Singapore Fashion Entrepreneur – Jacqueline Chang

Ms Jacqueline Chang not only co-owns Singapore’s first blowout salon, Prep, but also runs her own wedding photography outfit, 5degreeshift, and is the project manager of fashion label Cassey Gan.

Asked how she juggles all three jobs, she says: “Stress becomes a foreign concept when I choose not to focus on the demands of work, but rather adopt a position of thanksgiving for what I already have. That puts me at rest.”

The 29-year-old had encountered naysayers who doubted Prep’s viability when it opened in April 2013 because of her and her co-founders’ lack of hairstyling experience, their youth and the fact that the business offered only styling services and no haircuts.

But Prep defied expectations and will launch its second store at the Capitol Piazza Mall when it opens in March.

“When my friends invited me to set up Prep with them, I had only two questions – if I believed in the business concept, and if it would be at the cost of our friendship,” she says.

Her partners are Yishi Lian Teh, 29, and Jacelyn Soh, 30, who were former investment bankers. The three were friends at Raffles Girls’ School (Secondary).

It turned out that the trio’s different skill sets from previous jobs complemented one another – Ms Chang takes care of design, marketing and the technological aspects, while her friends handle other areas such as finances and legal affairs. Each oversees operations at the Prep store for two or three days a week; they hire stylists.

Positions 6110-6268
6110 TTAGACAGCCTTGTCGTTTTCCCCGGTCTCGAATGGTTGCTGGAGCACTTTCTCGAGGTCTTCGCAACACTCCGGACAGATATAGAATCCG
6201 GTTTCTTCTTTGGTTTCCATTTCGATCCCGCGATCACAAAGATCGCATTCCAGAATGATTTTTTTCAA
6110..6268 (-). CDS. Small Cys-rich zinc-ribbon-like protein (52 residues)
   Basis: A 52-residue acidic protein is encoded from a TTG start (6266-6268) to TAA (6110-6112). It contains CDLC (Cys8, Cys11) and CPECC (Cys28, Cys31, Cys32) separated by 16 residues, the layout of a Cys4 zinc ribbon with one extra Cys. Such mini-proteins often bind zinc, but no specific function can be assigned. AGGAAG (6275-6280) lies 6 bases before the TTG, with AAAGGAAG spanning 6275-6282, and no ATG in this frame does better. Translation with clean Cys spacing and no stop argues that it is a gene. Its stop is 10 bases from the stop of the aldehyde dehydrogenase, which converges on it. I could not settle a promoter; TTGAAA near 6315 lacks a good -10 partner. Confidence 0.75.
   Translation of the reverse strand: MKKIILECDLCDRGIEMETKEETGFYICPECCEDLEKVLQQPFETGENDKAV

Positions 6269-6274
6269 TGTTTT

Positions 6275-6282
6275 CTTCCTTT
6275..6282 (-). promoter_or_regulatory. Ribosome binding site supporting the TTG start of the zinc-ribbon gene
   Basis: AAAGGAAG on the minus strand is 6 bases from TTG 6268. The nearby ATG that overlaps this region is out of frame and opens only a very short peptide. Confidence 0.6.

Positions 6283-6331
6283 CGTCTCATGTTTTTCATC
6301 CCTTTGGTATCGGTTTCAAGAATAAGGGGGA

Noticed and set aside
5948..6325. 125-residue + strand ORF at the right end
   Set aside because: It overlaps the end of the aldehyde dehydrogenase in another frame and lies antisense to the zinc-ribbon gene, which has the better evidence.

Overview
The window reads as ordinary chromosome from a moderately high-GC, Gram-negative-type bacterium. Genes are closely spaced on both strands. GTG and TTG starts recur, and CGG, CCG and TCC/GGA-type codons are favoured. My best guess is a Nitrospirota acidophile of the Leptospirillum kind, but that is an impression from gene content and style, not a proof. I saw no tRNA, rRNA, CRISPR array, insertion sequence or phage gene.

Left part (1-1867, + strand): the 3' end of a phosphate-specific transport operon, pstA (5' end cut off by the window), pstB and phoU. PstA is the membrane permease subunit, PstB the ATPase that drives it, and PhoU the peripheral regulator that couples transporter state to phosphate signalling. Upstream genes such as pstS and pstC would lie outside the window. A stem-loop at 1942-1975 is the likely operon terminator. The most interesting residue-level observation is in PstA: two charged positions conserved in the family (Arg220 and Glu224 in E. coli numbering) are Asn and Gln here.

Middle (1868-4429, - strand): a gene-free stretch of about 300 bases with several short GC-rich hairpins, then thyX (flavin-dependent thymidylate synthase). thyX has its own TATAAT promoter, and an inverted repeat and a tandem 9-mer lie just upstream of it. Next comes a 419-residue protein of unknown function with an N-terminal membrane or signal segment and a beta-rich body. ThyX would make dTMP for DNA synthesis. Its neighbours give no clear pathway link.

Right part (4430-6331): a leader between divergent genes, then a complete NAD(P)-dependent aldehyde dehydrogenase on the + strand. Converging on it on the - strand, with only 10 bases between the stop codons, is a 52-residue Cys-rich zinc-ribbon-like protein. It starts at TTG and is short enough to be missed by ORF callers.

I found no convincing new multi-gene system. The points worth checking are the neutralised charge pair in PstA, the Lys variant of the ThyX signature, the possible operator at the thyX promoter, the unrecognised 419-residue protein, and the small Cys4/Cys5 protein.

Ms Chang joined Cassey Gan in 2012 as she had always been interested in business development and fashion trends. Cassey Gan’s clothes are stocked here at boutiques Nana&Bird and Threadbare&Squirrel.

She visits the boutiques about twice a month. She also keeps track of the label’s finances, writes the marketing material, designs the lookbooks and takes photographs for them.

There were also the doubting Thomases when she started a wedding photography sideline in 2006 while still a student at the Singapore Management University.

As a wedding photographer, she takes on just 15 assignments a year, to stay emotionally focused on her other commitments. She does wedding photography because she loves the genuine emotions on display there.

She attributes her ability to do all three jobs, which have flexi-work timing, to a strong belief in whatever she does.

She says: “I’m so blessed that my jobs don’t feel like work. Also, surrounding yourself with people who have faith in you – for me, it’s my grandparents – is really important.”

Ms Chang says she had wanted to be a professional circus clown as a child and even took up tightrope-walking and unicycling lessons during her four-year stay in London where she pursued graduate studies and worked from 2008 to 2012 – but cited her family as one of the reasons for her return to Singapore.

“I see a future where everyone will have multiple jobs, driven by their multiple interests and desire to do meaningful things. Increasingly, the drive for money alone is not enough to keep us in our jobs,” says Ms Chang, who is single.

“It isn’t easy dealing with the uncertainty of not being a salaried worker, but I have no doubts – and therefore no regrets – about all that I do.”

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